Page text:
When Army officials voice concerns that legacy combat vehicles are nearing the end of their functional lives, that incremental upgrades are yielding diminishing returns, they are not talking about the M1 Abrams main battle tank.

The Army on Oct. 4 took delivery of the first six M1A2 system enhancement package version three (SEPv3) tanks, which feature communications, reliability, sustainment, fuel efficiency and armor enhancements.

The Abrams M1A2 SEPv3 is a great step forward in reliability, sustainability, protection, and onboard power -- positioning the Abrams tank and the Army's ABCTs for the future. (Photo Credit: U.S. Army photo )
The Abrams M1A2 SEPv3 is a great step forward in reliability, sustainability, protection, and onboard power — positioning the Abrams tank and the Army’s ABCTs for the future. (Photo Credit: U.S. Army photo )

Not only is the SEPv3 another in a long line of upgrades the tank has received since its introduction in 1980, it lays the ground work for future performance and lethality enhancements that will keep the tank relevant at least until a next-generation vehicle can replace it, according to officials with the Army’s Ground Combat Systems program office.

Asked if the tank was nearing the end of its ability to accept emerging technologies, Lt. Col. Justin Shell, product manager for Abrams, said “that’s not something that on the Abrams platform that we will see, I think.”

“Anything that could be brought in through Next Generation Combat Vehicle, we could adopt with the inception of SEPv3,” he said at the Association of the U.S. Army’s annual expo this week in Washington, D.C.

The Army let a $270 million contract to General Dynamics [GD] for 45 M1A2 SEPv3 variants in fiscal 2016 and received the first six upgraded tanks on Oct. 4. The service is authorized to make upgrades to 500 M1A2 SEPv2 tanks. The new configuration is halfway through its test regime and is proving to be the most reliable variant of the tank to date, Shell said. First unit equipped is scheduled for 2020.

The SEPv3 will replace the M1A2 SEPv2 which has been in production since 2005. In 2011, the Program Executive Office for Ground Combat Systems (PEO GCS) was directed by the Army to execute Engineering Change Proposals to restore lost capability and allow the capacity for the insertion of new technologies.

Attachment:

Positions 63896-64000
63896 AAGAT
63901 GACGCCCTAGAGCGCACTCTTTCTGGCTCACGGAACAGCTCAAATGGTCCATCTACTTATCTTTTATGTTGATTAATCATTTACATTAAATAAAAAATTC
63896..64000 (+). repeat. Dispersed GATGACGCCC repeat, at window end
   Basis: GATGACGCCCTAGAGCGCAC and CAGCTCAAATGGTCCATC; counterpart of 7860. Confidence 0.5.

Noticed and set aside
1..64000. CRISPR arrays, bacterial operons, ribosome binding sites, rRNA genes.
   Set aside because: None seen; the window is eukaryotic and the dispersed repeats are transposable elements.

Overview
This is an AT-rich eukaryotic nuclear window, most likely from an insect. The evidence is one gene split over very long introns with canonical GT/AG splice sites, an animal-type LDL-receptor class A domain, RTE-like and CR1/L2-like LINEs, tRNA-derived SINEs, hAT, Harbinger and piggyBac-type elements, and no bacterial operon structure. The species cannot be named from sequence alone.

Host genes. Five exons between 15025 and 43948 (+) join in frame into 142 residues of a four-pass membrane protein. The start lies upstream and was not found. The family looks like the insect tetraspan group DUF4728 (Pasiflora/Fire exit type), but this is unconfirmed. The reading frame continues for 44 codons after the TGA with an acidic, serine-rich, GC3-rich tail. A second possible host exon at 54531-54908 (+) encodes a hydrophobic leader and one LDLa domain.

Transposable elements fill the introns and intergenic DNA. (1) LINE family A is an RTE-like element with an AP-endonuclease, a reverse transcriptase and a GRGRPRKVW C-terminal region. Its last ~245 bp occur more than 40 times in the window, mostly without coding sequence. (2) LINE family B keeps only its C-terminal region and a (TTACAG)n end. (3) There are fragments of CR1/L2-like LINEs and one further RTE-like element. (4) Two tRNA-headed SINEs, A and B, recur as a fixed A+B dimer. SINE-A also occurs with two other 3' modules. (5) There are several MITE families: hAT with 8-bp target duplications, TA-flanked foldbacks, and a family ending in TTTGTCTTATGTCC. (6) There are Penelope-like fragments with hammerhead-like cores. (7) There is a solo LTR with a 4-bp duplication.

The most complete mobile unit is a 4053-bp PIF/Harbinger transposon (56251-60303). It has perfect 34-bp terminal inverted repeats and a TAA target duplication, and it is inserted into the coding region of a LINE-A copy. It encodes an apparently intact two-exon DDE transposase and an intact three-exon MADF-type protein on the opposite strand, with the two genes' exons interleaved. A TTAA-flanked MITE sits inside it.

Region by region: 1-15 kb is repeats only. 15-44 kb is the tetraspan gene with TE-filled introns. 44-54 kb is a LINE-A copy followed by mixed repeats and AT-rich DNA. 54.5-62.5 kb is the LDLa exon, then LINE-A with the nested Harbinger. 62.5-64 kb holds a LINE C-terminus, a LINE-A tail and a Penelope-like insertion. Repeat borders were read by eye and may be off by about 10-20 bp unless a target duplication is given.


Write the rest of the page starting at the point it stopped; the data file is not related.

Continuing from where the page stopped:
The M1A2 SEPv3 improvements include introduction of the joint tactical radio system and improved power generation and distribution with an increased margin to accept future technologies, counter remote-control improvised bomb electronic warfare capability, ammunition data link to program the M829A4 Advanced Kinetic Energy and Advanced Multi-Purpose rounds, an auxiliary power unit to power onboard systems without running the engine and armor upgrades.

With the SEPv3 as a foundation, the Army will move on to upgrading those tanks to SEPv4, which is the lethality corollary to the previous automotive enhancements. The key technology is a sight upgrade to third-generation forward-looking infrared, Shell said.

General Dynamics was awarded a $311 million contract in August for seven M1A2 SEPv4 prototypes with upgraded commander’s primary sight, formerly known as the commander’s independent thermal viewer, an improved gunner’s primary sight and enhancements to sensors, lethality and survivability.

“I am optimistic that we can do an awful lot in turret-ring-up changes, turret-ring-down changes, dramatic changes in those kinds of platforms leveraging mature technology that will be faster at lower risk than an entirely new program if that’s what the budget will support,” Bassett said.

Around 2030, the Army should be closing in on fielding the Next-Generation Combat Vehicle that could replace the tank, the Bradley Fighting Vehicle, both or neither. It will focus on capturing leap-ahead technologies like advanced materials, integral active protection systems and autonomy – technologies that can’t readily be retrofitted onto an existing platform, said Maj. Gen. David Bassett, who leads PEO GCS.

“When you think about what we’re going to do with future vehicles, two things are going to change,” Bassett said. “One is the technology that is available to us. Although some technologies move quick, some don’t move very fast at all. We have to be balanced about what technological advances we expect to make.”

With a new vehicle, the Army also will be freed from the requirements on which the Abrams design was based. Abrams was designed with a crew of four, including a human loader. It must therefore have a certain level of blast protection and interior space whereas an unmanned or optionally manned tank could be considerably smaller and lighter, he said. An unmanned tank could not have a manned turret, for obvious reasons, he added.

“On the tank, we have made the assumption that it has a manned turret, it’s a fully manned vehicle and it’s got a manual loader, a soldier who is the loader,” Bassett said. “Going into a future vehicle, you can change some of those assumptions. That can be dramatically different in terms of size, weight and performance. … There are things that you can do in that next-gen vehicle that you really couldn’t do in your current vehicle either because of the physical confines of it or because you have committed to a set of requirements that you just can’t get around.”